Dartmoor is the largest upland area in southern England, offering many different habitats to a wide variety of breeding birds. Dartmoor’s moorland and woodlands are internationally important, and these wonderful habitats support their own unique bird community.


Our moorland areas are home to a fascinating range of birds, and Dartmoor is a stronghold for species that have declined elsewhere in the UK, such as skylark and snipe. Some birds have now become so rare nationally that visitors come to Dartmoor to see them, such as the ring ouzel and the cuckoo. Familiar Dartmoor birds, such as meadow pipit and stonechat, are present here in internationally important numbers.

Ground Nesting Birds

Many moorland birds build nests on the ground during the season from 1 March to 31 July. Check out maps of ground nesting bird areas.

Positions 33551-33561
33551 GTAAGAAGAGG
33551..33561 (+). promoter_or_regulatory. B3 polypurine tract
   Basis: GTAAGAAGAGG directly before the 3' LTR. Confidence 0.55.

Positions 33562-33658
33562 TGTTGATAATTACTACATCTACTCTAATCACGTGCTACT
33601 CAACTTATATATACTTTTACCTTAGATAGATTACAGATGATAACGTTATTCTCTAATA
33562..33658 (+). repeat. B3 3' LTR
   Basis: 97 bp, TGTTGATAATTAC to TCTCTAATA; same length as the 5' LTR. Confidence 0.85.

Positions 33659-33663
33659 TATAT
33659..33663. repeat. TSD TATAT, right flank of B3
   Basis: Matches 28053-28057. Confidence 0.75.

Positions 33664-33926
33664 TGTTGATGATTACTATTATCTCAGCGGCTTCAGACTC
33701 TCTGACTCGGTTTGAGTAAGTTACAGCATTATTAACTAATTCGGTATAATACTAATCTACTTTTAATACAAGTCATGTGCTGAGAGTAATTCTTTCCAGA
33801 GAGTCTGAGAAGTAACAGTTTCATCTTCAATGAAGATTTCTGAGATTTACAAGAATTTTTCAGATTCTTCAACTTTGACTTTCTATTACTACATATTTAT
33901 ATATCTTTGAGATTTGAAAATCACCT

The relatively mild climate and high rainfall means that our woodlands are classed as temperate rainforests, with mature oak trees covered in mosses, lichens and ferns dominating the scene, often over a carpet of bluebells. This kind of woodland is loved by a number of migrant birds, such as the pied flycatcher, the wood warbler or the common redstart.

Dartmoor National Park works in partnership with Devon Birds, British Trust for Ornithology and RSPB

Discover more of the Dartmoor Story

The RSPB is part of the Moor than meets the eye Landscape Partnership and has been working with us on the Moorland Birds project to celebrate and conserve Dartmoor's special moorland birds.

Find out more about the Moorland Birds project

Learning Resources

The Dartmoor Story Forged by nature; shaped by time and human hands.